The mistake committed by most enterprises when considering mobility management is to look solely at the obvious, but it’s much more complex than that, said Dan Ortega, senior director for product marketing with Dublin, Calif.-based Sybase.
“They look at the device in their hand. They look at the shiny object and they think ‘Oh, mobility’ and they (think) they’ve got it. And, it’s not that at all,” said Ortega.
The guide, Enterprise Mobility Guide 2011, is available in hardcopy or electronically and includes strategic advice, case studies and research data from various contributors from Sybase, industry analysts and technology partners.
Sections in the guide include Transformation of the Enterprise (mobile trends in the enterprise), The Mobility Effect (how mobile devices impact the business), Mobile Ecosystem @ Work (mobility and the application developer community), Mobile Enterprise Best Practices (return on investment and security issues), and Market Data (mobility research data and trends).
Sybase, itself, last year began taking a different approach to how it discussed mobility. Ortega said it was less about “how” and more about “why” because enterprise mobility cannot be assumed.
“For a long time it was a BlackBerry world… but then suddenly people started getting options,” said Ortega, referring to the entrance of, first, Apple’s iPhone followed by Android-based devices in the business.
But a mobility strategy is more than just the device. Ortega said it’s also about the information being accessed on that device given that smart phones today offer functionality beyond just simple e-mail.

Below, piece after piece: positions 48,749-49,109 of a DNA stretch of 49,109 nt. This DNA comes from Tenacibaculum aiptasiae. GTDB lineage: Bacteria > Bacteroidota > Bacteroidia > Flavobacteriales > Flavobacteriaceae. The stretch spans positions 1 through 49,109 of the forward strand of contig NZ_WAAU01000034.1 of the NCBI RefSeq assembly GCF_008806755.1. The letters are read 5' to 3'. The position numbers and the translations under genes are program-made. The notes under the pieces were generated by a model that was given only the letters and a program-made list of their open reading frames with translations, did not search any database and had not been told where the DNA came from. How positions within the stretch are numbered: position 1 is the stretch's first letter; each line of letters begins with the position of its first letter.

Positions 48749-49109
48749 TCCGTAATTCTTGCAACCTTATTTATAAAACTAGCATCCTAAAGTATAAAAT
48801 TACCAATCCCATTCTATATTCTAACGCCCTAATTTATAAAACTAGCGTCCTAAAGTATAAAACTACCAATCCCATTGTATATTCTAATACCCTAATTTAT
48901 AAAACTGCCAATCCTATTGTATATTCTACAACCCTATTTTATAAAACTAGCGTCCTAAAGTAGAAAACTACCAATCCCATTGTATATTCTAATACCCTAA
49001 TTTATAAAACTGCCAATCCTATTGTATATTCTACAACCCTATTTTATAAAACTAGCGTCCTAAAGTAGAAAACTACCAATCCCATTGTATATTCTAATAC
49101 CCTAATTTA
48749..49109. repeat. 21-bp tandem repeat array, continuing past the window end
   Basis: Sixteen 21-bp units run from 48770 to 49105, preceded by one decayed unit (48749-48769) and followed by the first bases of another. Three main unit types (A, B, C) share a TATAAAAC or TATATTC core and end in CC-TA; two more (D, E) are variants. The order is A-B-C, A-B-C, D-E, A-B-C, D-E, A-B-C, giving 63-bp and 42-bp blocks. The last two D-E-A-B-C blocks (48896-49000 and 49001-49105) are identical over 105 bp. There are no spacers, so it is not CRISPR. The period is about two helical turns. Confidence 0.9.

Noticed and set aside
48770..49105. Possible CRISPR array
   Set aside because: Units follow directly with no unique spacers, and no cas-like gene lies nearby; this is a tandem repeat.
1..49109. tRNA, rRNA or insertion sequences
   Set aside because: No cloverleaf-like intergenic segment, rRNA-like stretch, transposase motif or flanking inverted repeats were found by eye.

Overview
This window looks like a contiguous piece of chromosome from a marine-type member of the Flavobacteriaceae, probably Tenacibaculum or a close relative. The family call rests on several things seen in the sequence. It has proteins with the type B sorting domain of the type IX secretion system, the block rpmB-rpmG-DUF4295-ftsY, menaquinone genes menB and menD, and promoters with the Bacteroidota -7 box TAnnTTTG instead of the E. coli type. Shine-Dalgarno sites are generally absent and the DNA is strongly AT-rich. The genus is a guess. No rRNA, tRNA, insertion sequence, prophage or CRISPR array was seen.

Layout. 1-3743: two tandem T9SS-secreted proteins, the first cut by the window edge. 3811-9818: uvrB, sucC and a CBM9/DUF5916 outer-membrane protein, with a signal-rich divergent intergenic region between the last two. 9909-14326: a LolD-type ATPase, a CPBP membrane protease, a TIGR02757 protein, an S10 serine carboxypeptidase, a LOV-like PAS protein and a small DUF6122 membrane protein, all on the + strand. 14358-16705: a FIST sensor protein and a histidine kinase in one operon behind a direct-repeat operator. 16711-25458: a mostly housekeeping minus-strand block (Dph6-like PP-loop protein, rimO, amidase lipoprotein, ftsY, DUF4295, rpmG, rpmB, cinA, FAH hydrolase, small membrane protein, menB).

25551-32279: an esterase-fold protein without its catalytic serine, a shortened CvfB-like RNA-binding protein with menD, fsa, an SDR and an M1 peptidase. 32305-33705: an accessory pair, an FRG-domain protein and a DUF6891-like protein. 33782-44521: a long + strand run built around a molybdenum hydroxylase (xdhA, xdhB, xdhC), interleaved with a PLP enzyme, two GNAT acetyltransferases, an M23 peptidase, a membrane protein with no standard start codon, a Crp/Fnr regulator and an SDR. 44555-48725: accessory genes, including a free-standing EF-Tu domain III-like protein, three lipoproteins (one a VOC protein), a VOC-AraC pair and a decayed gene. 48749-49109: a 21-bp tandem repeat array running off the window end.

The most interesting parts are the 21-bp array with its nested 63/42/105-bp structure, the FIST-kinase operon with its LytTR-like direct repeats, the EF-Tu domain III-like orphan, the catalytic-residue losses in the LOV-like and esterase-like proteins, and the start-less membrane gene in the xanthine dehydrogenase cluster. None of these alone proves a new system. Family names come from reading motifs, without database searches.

Sybase blogger Eric Lai said the timing of the guide aligns rather well with the influx of mobile devices into the enterprise today. Lai foresees 2011 as being the year when companies start shifting from the traditional long process of custom-developed mobile apps to pre-packaged apps.
The guide discusses that transformation as well as topics such as challenges facing IT leaders regarding mobility strategies. Cliff Cibelli, group manager for enterprise mobility with Verizon, a Sybase and SAP AG technology partner, contributed to the guide with a piece that discusses the hurdles created by smart phone proliferation in Realities of a Highly Mobile Workforce.
Cibelli said he’s observed the biggest challenge facing IT leaders is lifecycle management of mobile devices and apps. The need for holistic management becomes obvious when IT leaders realize company-issued devices are less capable than those personal devices employees are bringing in to work, said Cibelli.
The end goal of a mobility strategy, said Cibelli, is to grant end users better access to information on devices. The guide addresses the fact that enterprises are positioned at different points along the mobility maturity curve.
Moreover, Mensinga thinks enterprises are at an inflection point as they consider what technology to adopt from the broad range of vendor offerings on the market. “It’s when organization are starting to wrap their heads around what’s beginning to happen with mobile devices,” said Mensinga.
The guide’s message that information access is a major component of any mobility strategy plays well into SAP’s strengths, noted Mensinga. As the Germany-based company starts to offer on-demand versions of its industry-specific enterprise resource planning software, understanding the mobilization of apps becomes important.
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